School colors

The UCLA marching band dressed in the school's "True Blue" and gold colors in 2010.

School colors (also known as university colors or college colors) are the colors chosen by a school as part of its brand identity, used on building signage, web pages, branded apparel, and the uniforms of sports teams. They can promote connection to the school – or 'school spirit' – and help differentiate it from other institutions.


Princeton University's store, featuring the school's orange and black colors.

The tradition of school colors appears to have started in England in the 1830s. The University of Cambridge chose Cambridge blue for the Boat Race against the University of Oxford in 1836, Westminster School have used pink as their color since a boat race against Eton School in 1837, and Durham University adopted palatinate purple for its MA hood some time before that degree was first awarded in 1838.

Many US colleges adopted school colors between 1890 and 1910. These were generally chosen to be distinctive, something that grew harder as more colors and color combinations were taken, although many Presbyterian colleges chose to imitate Princeton University's black and orange. Some American schools, in a display of patriotism, adopted the national colors of "red, white, or blue."

The most popular colors among US colleges ranked in the 2012 Forbes Top 50 or in the 2012–13 NCAA basketball or cross-country rankings were white, blue, red, black, and gold. These same five colors were the most popular five colors among colleges in each of the three rankings individually.


Nippon Sport Science University Rugby Football Club players wearing their light and dark blue colors

The use of colors to identify university sports teams dates back at least to the second Boat Race between Oxford and Cambridge in 1836. While most universities use the same color(s) for their sports and other university branding, Cambridge Blue is only one of twelve colors in the supporting palette for the university, not one of their six core colors. The University of Nottingham uses green and gold for its sports, but the rest of the university uses blue as its brand color. Roger Williams University changed its athletics colors in 2018 to match the university colors, in order to "foster a strong, unified visual identity for RWU Athletics that is more cohesive with the overall University", stating that "this combination will be powerful in strengthening RWU's brand identity and awareness".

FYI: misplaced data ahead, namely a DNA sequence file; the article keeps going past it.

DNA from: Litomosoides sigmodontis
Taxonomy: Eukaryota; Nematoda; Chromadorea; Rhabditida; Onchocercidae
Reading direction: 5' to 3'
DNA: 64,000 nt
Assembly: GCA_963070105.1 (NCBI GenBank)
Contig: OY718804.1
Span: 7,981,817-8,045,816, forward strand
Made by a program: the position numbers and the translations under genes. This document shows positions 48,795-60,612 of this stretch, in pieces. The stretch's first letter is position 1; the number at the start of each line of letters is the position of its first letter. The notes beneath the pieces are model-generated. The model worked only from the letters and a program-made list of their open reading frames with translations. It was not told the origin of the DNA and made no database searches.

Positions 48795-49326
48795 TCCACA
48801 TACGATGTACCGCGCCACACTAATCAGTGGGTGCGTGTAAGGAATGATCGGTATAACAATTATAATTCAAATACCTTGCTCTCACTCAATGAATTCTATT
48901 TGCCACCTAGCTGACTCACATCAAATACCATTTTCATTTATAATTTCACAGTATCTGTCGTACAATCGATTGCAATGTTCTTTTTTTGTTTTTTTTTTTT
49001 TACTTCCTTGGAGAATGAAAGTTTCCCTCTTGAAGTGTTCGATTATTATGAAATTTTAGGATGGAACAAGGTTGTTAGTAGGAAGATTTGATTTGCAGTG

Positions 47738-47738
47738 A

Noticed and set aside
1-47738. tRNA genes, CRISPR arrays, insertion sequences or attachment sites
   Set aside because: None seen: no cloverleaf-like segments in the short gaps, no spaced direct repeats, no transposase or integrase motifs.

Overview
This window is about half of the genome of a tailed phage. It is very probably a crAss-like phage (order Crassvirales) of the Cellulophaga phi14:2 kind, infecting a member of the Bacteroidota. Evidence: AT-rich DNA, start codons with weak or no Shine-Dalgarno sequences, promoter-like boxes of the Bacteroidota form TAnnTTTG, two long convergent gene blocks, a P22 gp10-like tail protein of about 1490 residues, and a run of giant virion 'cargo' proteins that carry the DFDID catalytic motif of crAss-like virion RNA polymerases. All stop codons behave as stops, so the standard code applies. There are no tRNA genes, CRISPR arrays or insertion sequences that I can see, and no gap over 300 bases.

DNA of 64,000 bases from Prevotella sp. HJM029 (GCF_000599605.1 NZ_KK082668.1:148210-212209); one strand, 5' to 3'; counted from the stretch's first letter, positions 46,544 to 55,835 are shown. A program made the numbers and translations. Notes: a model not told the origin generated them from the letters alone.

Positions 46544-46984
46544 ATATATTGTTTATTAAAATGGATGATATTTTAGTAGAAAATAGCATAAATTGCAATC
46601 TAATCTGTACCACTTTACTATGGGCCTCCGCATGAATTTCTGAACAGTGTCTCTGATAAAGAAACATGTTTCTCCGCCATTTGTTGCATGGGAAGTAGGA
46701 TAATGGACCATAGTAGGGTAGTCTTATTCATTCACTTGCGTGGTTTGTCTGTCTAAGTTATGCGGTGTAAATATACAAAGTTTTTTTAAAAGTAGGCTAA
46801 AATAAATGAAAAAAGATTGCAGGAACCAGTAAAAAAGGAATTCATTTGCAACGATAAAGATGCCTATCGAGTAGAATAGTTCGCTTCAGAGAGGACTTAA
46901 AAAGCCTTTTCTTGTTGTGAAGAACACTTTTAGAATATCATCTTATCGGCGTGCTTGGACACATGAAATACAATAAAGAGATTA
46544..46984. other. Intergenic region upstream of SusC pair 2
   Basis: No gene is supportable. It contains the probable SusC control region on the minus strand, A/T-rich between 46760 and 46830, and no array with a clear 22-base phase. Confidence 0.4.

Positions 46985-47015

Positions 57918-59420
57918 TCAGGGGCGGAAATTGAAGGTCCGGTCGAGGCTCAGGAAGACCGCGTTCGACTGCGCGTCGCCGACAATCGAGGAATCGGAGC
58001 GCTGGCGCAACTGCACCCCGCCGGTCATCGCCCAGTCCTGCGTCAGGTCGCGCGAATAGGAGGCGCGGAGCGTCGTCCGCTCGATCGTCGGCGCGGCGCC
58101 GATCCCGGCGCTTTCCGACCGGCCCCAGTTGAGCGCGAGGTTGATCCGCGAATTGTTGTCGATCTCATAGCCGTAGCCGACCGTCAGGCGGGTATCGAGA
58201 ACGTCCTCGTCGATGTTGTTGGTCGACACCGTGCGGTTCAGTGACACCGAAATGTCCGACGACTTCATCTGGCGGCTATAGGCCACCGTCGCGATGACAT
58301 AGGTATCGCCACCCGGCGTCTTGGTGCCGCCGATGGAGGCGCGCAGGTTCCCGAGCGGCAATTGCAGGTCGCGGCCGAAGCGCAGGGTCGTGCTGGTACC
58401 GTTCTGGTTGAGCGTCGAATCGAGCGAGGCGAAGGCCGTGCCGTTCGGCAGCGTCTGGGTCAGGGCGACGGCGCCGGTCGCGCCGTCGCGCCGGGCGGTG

Most competitive teams keep two sets of uniforms, with one emphasizing the primary color and the other emphasizing the secondary color. In some sports, such as American football, the primary color is emphasized on home uniforms, while uniforms for other sports, notably basketball, use the secondary or a neutral color at home, most commonly white. This is done to avoid confusing the two schools' colors.[citation needed]

In addition, various groups that generate support for athletic teams, including cheerleaders and marching bands, wear uniforms with the colors of their school. At many private schools, or more traditional state schools, "school colors" are awards presented for achievement in a subject or a sport.[citation needed]


The university color can sometimes become a nickname for the sports program. For example, the Palatinate (Durham) and the African Violet (Loughborough) in the UK, and the Harvard Crimson and Cornell Big Red in the US.

Academic dress

Academic colors of heliotrope (purple), gold and green for Edge Hill University seen on the hood of honorary graduate Sue Smith

School colors are also used in the academic dress of many institutions. The first school color adopted by a university for its academic dress was palatinate purple at Durham University, England, some time between 1835 and 1838. Schools in the US that award an academic hood to their students and abide by the American Council on Education guidelines use hoods lined with their school colors and trimmed with velvet in a color indicating the discipline of the degree. Some US doctoral robes will also be in the colors of the university which granted the degree, departing from the Academic Costume Code color of black.

Academic scarves

Many British, Irish and Commonwealth universities and some American universities have an academic scarf in the university's colors, usually long, woollen and patterned only with lengthwise stripes of varying widths. At collegiate universities such as Oxford, Cambridge, Durham and Lancaster, each college has its own colors and scarf. Other non-collegiate universities such as Glasgow and Newcastle have scarf colors for each faculty.

Notable school colors

Postcard representing Columbia University featuring a woman dressed in Columbia blue, by F. Earl Christy, 1907.

See also

This page was last updated at 2024-01-28 12:14 UTC. Update now. View original page.

All our content comes from Wikipedia and under the Creative Commons Attribution-ShareAlike License.


If mathematical, chemical, physical and other formulas are not displayed correctly on this page, please useFirefox or Safari